June 9, 2020

Today's Top Alzheimer's News


FaithUnitedAgainstAlzheimer’s, a UsA2 network, congratulates our partner, Daphne Johnston of the Adult Respite Ministry, First United Methodist Church in Montgomery, on the release of her new book, “Reclaiming Joy Together: Building a Volunteer Community of Real Hope for Those with Dementia.” The book summarizes lessons learned through operating a ‘friendship revolution,’ and lays out the vision for the future. According to the synopsis, “As a result of Respite’s individual story, the global narrative of dementia care began to change. “When people first hear the diagnosis of dementia, Alzheimer’s or Parkinson’s, they brace for what they assume will become an overwhelming tsunami—a flood of worry and work that will overtake and erode all normalcy and subsume a quality of life that can never be had again. That doesn't have to be true,” Daphne asserts.”


A June 8, 2020 Medical Xpress article reported that MIT neuroscientists developed a blood-brain-barrier (BBB) model which shows how APOE4 damages amyloid plaques and disrupts the brain's vasculature. They found they could prevent this damage with already-approved medications. According to the article, "The research indicates that in people with the APOE4 variant, pericytes in their vessels churn out too much APOE protein, explained senior author Li-Huei Tsai, Picower Professor of Neuroscience and director of the Picower Institute. APOE causes amyloid proteins, which are more abundant in Alzheimer's disease, to clump together. Meanwhile, the diseased pericytes' increased activation of the calcineurin/NFAT molecular pathway appears to encourage the elevated APOE expression.”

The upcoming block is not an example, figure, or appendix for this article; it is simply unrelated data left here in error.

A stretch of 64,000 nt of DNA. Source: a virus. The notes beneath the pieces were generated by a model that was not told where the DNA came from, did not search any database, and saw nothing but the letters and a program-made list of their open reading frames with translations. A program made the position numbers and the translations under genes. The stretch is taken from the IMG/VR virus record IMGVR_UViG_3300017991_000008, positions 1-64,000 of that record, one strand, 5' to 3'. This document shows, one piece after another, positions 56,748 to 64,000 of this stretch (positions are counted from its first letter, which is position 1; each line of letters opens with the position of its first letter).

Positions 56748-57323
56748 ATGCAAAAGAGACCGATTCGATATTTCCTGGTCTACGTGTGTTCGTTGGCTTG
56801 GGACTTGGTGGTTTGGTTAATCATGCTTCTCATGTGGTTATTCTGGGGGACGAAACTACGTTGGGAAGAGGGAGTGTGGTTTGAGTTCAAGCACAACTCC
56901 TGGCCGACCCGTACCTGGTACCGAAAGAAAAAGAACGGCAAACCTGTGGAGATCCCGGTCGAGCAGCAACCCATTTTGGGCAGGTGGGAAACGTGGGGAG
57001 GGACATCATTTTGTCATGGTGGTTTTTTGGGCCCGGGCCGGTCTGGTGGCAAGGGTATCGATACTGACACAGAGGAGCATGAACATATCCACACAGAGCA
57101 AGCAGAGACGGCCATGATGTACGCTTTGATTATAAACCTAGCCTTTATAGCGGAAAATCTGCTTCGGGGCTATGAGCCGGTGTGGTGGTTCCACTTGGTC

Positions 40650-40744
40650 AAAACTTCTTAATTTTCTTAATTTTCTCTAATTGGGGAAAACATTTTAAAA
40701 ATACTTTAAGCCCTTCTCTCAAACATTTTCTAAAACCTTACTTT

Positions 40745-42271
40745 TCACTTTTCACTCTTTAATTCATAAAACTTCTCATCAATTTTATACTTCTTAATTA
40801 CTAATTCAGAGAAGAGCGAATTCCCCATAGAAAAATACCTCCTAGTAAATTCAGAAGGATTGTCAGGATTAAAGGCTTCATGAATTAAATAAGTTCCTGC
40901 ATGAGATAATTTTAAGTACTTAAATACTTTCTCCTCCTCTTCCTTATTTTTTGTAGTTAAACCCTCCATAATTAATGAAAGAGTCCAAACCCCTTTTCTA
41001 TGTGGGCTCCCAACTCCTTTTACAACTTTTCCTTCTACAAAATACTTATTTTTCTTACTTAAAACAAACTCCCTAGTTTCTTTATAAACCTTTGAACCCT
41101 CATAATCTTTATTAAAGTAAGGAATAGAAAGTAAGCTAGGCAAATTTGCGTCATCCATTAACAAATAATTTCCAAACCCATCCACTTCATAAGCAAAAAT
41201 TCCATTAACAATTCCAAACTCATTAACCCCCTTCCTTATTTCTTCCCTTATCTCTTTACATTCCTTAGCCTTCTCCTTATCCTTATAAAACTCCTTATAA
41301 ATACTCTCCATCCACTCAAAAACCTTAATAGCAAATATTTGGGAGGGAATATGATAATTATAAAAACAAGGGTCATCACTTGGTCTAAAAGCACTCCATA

According to a June 7, 2020 Medical News Today article, new research from Estonian and Swedish scientists implicates faulty regulation of copper levels in Alzheimer’s and other neurodegenerative diseases. Copper aids in healthy metabolism and is located in high-activity areas of the body such as the brain. But it can also contribute to inflammation. “In addition to specific diagnoses, the effect of pharmaceuticals normalizing copper metabolism that are used for the treatment of the abovementioned diseases can also be monitored through copper equilibrium in blood,” said Prof. Peep Palumaa of Tallinn University of Technology.


A June 8, 2020 BioSpace article announced a NIA/NIH grant of approximately $75.8 million (over five years) to support Cognition Therapeutics’ Phase 2 study of CT1812 to treat people with early Alzheimer's disease. The study, in partnership with the Alzheimer’s Clinical Trials Consortium, will be one of only five-to-seven during the present (five-year) award timeframe. According to the article, “CT1812 is a brain-penetrant small-molecule drug that has been shown to target the sigma-2 receptor, a key regulator of the cellular damage response. By so doing, CT1812 displaces toxic Aβ oligomers from synapses and protects against further oligomer binding, potentially stopping the synapse damage and destruction that is characteristic of neurodegenerative diseases such as Alzheimer’s.”